Writer-director Woody Allen brings his comic insight to a new location for the inveterate New Yorker: summertime Spain where the lives and loves of two young American tourists and two Spanish artists intermingle in unexpected ways. Alan Silverman has a look at Woody Allen's new film Vicky Cristina Barcelona.
The best friends from America are in Spain for summer holiday. Graduate student Vicky, engaged to be married back home, hopes to do some research for her dissertation. Free spirit Cristina is looking for whatever adventure comes along. What comes along is seductive painter Juan Antonio who propositions the two young women in a Barcelona restaurant.
Oscar-winner Javier Bardem plays the handsome, charming artist and admits that, at first, he was concerned that writer-director Allen wanted him to play the stereotype.
"It was a hard one," admits Bardem. "I read it and said 'how do you do that?' because it is so cliché ...so much stereotype; but then I realized what he wanted to do, which is, first of all, let's put all of the stereotypes in front of us ...all of the clichés: the American tourist, the romantic town and the Latin lover. Second, let's make fun of that. Third, let's destroy it and finally we'll see what's behind those stereotypes which, ultimately, is people that share the same fears, needs, goals, dependencies and questions. Maybe they ask in a different way, but all of them are looking for the same thing ...and I love that idea."
It's the third Woody Allen film to feature Scarlett Johanssen, who plays impulsive Cristina; and Johanssen says she understands why the character would take up Juan Antonio's offer.
"Well, if I wasn't spoken for I'd probably go," says Johanssen. "If Javier Bardem walked up to the table in that red satin shirt ...I mean why not? I think that's one part of the character that I do really appreciate: that kind of 'seize the day' philosophy. You have live, live, live ...that kind of mentality."
On the other hand, Vicky, played by English actress Rebecca Hall, represses a secret urge to be adventurous.
"I think it's quite a human trait to be scared about how life is going to pan out," Hall says. "You pick your box. You sort of go 'to make this all easier I'm going to behave like this person and I'm going to have these opinions about it and then my life is going to be together because I know exactly how to deal with every situation.' This film is about people who in various extremities have picked their way ...their mode of behavior ...and as always in life, you go along and the unexpected happens and you can't plan, you can't predict your responses. Your instinctive life always contradicts whatever you might have mapped out with your mental life. Vicky thinks she knows it all and of course she doesn't. Anyone who goes around saying they know it all doesn't."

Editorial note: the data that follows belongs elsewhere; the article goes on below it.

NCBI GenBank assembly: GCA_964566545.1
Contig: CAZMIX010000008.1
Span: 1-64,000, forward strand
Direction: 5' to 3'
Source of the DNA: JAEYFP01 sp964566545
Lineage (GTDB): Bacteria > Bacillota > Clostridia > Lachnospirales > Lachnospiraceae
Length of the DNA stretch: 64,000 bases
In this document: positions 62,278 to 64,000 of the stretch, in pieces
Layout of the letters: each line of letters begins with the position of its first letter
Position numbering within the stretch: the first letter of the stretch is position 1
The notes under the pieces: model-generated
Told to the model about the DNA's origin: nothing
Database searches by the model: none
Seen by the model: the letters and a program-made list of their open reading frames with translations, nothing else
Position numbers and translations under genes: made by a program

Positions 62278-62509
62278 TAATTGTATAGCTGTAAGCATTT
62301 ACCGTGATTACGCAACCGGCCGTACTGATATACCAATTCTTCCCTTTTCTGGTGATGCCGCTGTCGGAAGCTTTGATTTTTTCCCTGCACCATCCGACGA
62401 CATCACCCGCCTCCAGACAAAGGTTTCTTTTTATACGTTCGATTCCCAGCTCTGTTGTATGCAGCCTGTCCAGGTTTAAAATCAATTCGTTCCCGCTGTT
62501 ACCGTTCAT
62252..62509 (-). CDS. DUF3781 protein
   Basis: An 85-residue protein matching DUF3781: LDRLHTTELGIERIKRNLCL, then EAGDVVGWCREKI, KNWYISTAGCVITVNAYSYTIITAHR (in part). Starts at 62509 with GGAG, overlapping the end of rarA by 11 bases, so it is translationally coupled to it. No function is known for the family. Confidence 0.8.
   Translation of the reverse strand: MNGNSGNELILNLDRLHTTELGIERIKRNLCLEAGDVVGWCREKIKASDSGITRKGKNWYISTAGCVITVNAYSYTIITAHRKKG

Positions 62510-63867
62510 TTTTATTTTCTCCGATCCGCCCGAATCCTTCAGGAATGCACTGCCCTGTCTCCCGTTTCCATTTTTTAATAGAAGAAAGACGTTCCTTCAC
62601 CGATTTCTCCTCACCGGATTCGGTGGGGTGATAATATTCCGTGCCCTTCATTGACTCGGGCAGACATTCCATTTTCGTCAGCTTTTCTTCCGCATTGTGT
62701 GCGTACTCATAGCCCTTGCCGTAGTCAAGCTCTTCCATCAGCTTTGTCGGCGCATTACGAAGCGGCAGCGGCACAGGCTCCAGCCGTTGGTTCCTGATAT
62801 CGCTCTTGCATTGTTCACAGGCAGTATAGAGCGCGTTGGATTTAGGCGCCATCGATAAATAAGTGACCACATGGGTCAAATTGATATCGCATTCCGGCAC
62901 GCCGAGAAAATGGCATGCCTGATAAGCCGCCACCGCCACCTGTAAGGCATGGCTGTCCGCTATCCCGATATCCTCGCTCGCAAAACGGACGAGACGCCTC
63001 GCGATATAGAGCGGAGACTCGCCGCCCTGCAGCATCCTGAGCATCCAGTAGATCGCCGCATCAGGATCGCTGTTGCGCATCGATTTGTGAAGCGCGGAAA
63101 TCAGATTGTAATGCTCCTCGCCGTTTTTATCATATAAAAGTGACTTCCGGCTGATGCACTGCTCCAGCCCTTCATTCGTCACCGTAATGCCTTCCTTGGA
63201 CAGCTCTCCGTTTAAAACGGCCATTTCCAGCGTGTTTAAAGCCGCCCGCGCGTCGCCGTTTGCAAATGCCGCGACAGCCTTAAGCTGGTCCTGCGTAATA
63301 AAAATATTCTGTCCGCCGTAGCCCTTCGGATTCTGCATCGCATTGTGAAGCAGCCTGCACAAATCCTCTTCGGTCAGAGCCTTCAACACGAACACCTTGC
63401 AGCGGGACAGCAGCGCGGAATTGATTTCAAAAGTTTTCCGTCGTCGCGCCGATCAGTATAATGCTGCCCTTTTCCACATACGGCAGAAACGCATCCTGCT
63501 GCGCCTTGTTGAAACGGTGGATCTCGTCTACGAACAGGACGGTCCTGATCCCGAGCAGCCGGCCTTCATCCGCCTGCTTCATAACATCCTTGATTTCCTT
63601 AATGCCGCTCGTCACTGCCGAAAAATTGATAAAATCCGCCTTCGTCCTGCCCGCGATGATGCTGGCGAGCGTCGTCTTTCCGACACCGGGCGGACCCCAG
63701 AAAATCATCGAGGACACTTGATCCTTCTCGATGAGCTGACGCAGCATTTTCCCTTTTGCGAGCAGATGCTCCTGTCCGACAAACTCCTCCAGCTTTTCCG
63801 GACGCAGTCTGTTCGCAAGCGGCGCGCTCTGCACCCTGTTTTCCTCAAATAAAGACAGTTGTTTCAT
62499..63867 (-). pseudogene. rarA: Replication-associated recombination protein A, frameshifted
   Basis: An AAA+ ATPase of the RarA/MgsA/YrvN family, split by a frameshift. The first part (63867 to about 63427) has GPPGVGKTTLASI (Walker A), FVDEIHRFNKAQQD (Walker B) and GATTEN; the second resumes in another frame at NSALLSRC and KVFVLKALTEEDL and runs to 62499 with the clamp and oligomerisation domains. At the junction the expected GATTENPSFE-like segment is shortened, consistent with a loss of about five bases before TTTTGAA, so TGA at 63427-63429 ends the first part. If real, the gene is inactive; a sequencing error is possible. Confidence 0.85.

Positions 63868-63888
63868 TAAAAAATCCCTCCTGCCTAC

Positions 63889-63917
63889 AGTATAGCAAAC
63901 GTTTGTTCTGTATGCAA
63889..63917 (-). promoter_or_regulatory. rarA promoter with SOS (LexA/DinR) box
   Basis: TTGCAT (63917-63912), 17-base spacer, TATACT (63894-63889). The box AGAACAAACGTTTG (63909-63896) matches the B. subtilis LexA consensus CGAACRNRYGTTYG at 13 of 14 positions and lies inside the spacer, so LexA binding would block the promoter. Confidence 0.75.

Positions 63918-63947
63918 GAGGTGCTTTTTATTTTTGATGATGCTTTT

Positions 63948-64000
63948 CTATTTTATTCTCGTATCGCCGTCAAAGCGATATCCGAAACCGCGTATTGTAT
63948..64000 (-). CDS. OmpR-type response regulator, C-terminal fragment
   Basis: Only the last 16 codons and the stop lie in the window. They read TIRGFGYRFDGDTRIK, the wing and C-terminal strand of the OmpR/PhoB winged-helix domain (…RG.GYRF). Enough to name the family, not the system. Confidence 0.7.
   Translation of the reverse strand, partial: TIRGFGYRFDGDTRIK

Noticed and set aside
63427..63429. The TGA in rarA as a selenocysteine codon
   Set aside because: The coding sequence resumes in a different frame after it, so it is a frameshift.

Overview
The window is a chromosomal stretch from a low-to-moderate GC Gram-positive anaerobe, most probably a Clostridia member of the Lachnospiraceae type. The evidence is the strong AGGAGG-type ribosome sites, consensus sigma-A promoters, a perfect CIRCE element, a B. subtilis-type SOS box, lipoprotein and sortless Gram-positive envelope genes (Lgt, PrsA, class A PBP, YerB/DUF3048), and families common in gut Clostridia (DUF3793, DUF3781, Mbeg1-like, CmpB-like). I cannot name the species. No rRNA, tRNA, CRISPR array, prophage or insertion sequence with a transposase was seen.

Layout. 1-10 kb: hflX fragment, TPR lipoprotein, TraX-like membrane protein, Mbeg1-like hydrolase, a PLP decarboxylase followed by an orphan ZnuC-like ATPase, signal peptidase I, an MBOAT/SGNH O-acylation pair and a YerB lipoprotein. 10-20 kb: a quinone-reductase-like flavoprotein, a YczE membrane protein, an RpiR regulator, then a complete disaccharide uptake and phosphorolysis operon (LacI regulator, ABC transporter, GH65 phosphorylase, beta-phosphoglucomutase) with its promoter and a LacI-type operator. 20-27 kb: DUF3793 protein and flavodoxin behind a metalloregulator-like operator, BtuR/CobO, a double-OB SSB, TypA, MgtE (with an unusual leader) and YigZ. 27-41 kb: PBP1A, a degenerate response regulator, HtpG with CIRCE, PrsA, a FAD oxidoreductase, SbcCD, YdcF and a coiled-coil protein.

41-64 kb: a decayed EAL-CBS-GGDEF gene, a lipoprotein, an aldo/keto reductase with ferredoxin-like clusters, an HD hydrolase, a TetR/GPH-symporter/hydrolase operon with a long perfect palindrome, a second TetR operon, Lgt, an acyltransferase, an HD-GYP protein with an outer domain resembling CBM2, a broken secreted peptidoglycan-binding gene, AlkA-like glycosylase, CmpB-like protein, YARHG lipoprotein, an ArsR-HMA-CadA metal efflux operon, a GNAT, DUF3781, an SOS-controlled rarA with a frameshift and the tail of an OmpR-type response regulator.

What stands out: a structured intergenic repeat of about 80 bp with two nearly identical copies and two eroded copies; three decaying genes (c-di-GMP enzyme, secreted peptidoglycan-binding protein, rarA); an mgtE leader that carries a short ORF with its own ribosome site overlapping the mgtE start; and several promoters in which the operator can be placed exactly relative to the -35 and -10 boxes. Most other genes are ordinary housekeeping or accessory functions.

The spark that sets these smoldering relationships ablaze is Juan Antonio's ex-wife, fiery artist Maria Elena, played by Penelope Cruz. She admires how Woody Allen got them to make a comedy that did not seem funny at the time.
"He made all of us forget that we were doing a comedy," Cruz says. "Everyone was taking things very seriously. My character suffers a lot and I felt like I was doing the most serious drama until I saw the movie with an audience and I thought 'what are they laughing about? This is very serious.' Then half an hour later I said 'of course!' I really, really forgot that when I read the script I laughed, but never again until I saw the movie with an audience."
Writer-director Allen has used comedy to explore relationships in other films; but he says in this case the settings and the characters came together in a different way.
"I had the idea about two women going away on a summer thing someplace; and then someone called from Barcelona and said 'would you like to make a picture here? We'll finance it.' That is always the hardest part of any picture is getting the financing," says Allen. "Writing it, directing it ...anything else is easier than getting the financing for it. So I said sure I would do it. Then about a week or two later I got a call from Penelope Cruz, who I didn't know. She said she knew I was doing a picture in Barcelona and she would like to participate. Then I heard Javier was interested and gradually the thing took shape and I was writing for these people ...deliberately writing for Penelope and Javier and Scarlett."
Vicky Cristina Barcelona also features Patricia Clarkson and Chris Messina; and the film was shot on location in Spain where Woody Allen has decided to make at least two more films.